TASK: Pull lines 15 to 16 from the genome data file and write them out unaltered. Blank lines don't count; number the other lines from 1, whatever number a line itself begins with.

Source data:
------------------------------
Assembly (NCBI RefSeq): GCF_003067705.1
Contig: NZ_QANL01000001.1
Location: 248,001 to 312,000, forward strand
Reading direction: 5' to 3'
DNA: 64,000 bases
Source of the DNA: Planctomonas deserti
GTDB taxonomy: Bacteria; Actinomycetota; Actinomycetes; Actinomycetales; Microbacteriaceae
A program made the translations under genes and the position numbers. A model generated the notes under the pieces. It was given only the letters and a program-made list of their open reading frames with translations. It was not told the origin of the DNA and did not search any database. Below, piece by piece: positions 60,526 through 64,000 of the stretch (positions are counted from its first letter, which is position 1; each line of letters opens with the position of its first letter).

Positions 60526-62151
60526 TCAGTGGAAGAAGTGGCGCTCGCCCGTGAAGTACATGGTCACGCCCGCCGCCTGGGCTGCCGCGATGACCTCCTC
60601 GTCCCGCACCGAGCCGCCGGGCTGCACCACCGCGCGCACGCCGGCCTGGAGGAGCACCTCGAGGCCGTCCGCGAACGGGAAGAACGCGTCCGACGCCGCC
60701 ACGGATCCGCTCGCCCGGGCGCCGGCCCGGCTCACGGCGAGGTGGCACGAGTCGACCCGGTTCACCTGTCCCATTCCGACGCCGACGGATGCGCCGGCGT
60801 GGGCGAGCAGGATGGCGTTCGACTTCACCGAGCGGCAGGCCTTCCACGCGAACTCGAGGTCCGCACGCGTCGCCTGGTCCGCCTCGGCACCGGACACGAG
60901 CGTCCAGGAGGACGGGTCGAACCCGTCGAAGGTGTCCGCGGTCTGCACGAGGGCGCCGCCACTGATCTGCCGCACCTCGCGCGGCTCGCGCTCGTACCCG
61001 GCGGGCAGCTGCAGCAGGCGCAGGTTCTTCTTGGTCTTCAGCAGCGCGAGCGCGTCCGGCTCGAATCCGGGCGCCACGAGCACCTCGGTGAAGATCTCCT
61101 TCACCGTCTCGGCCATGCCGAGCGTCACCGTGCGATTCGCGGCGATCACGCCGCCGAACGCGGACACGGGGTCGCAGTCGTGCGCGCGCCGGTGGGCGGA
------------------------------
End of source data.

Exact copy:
61001 GCGGGCAGCTGCAGCAGGCGCAGGTTCTTCTTGGTCTTCAGCAGCGCGAGCGCGTCCGGCTCGAATCCGGGCGCCACGAGCACCTCGGTGAAGATCTCCT
61101 TCACCGTCTCGGCCATGCCGAGCGTCACCGTGCGATTCGCGGCGATCACGCCGCCGAACGCGGACACGGGGTCGCAGTCGTGCGCGCGCCGGTGGGCGGA